The Theatre of Dionysus is a major open-air theatre and one of the earliest preserved in Athens. It was used for festivals in honor of the god Dionysus. It is commonly confused with the later and better-preserved Odeon of Herodes Atticus, located at the southwest slope of the Acropolis.
In 534 BCE, the tyrant Peisistratus transferred the City Dionysia festival from the rural district of Eleutherae. The plays that formed a part of these festivals were at first performed on a flat circular area in the Agora of Athens, but were transferred around 500 BCE to the Theatre, located on the sloping southern side of the Acropolis, nearby a temple to Dionysus.
The theatre was dedicated to Dionysus, the god of wine and the patron of drama; it hosted the City Dionysia festival. Amongst those who competed were the dramatists of the classical era whose works have survived- Aeschylus, Sophocles, Euripides, Aristophanes, and Menander. It formed part of the sacred precinct, or temenos, of Dionysos Eleuthereus (“Dionysus Liberator”). The theatre was able to hold up to 25,000 people, with them all able to hear clearly what was being said on stage.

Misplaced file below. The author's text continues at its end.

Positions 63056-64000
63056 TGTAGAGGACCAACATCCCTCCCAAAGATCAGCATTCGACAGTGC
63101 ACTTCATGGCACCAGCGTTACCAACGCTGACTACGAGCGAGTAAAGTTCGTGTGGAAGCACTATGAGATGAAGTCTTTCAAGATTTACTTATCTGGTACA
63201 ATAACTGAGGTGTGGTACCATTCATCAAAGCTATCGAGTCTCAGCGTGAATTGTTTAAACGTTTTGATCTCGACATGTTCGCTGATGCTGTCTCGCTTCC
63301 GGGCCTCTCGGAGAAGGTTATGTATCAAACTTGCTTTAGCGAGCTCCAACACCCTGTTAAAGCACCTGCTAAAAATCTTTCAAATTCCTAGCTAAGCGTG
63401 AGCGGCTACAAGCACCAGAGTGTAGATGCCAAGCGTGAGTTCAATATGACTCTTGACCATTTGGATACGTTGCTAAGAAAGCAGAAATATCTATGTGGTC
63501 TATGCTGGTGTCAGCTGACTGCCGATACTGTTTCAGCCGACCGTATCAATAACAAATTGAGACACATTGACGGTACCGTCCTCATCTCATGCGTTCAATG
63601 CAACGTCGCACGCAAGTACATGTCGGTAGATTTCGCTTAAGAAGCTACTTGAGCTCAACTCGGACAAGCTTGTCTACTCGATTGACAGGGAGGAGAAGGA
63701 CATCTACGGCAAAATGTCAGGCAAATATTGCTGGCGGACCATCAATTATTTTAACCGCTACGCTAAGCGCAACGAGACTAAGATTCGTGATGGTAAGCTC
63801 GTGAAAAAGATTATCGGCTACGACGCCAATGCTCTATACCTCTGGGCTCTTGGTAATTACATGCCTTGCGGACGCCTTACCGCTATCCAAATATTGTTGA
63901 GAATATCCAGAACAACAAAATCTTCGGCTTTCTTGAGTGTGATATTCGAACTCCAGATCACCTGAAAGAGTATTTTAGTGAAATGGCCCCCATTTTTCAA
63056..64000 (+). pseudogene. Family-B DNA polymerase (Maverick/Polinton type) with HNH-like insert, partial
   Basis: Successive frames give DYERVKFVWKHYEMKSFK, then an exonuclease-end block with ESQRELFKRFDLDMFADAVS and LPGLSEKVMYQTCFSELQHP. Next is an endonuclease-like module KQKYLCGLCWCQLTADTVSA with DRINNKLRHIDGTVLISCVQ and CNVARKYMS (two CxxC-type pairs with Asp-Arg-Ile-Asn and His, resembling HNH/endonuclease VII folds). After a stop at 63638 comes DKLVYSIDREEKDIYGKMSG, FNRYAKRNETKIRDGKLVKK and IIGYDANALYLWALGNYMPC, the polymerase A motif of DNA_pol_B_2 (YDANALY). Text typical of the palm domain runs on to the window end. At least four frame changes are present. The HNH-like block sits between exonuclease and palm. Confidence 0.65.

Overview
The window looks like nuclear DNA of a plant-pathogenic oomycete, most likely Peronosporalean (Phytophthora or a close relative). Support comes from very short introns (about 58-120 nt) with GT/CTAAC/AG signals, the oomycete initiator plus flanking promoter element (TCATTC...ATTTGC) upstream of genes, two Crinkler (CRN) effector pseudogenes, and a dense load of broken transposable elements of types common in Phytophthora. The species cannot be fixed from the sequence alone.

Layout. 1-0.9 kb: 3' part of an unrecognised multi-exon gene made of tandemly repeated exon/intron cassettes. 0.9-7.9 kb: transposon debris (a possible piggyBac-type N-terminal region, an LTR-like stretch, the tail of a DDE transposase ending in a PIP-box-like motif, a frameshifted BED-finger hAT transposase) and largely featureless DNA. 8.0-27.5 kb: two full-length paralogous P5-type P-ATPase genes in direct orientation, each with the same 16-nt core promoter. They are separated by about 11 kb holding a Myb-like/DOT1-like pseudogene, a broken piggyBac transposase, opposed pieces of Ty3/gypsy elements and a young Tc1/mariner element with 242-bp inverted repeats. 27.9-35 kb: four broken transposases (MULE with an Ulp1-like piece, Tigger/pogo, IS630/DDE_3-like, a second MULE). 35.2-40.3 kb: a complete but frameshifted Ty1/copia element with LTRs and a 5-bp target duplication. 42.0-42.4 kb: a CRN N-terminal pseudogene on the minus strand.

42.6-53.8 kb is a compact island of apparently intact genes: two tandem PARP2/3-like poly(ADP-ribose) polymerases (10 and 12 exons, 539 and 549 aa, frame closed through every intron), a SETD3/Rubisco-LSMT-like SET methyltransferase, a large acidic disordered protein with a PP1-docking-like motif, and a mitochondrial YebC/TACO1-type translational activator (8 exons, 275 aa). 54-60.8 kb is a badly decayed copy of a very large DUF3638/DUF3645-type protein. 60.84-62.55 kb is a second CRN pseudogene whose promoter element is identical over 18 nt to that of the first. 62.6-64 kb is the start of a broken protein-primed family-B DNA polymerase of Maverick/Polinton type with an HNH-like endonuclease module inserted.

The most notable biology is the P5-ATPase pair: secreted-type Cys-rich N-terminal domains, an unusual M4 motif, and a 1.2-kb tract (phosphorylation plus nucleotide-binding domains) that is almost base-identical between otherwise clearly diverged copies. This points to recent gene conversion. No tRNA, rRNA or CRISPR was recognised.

The Theatre of Dionysus also sometimes hosted meetings of the Athenian Ecclesia after the Pnyx was deemed unsuitable.
An enlarged, stone-version of the theatre, which was built c. 325 BCE, seated between 14,000 to 17,000 spectators. After this it fell into disuse and little is recorded until 61 CE where there is evidence of major renovations done by the Roman emperor Nero. The remains of a restored and redesigned Roman version can still be seen at the site today.
The Choragic Monument of Lysicrates near the Acropolis of Athens was erected by the choregos Lysicrates, a wealthy patron of musical performances in the Theater of Dionysus to commemorate the award of first prize in 335/334 BCE, to one of the performances he had sponsored. The choregos was the sponsor who paid for and supervised the training of the dramatic dance-chorus.
The circular structure, raised on a high squared podium, is the first Greek monuments built in the Corinthian order on its exterior. It was originally crowned with an elaborate floral support for the bronze tripod that was the prize Lysicrates’ chorus won. Its frieze sculptures depict episodes from the myth of Dionysus, the god whose rites developed into Greek theatre. It stands now in its little garden on the Tripodon Street (“Street of the Tripods”), which follows the line of the ancient street of the name, which led to the Theater of Dionysus and was once lined with choragic monuments, of which foundations were discovered in excavations during the 1980s (further reading…)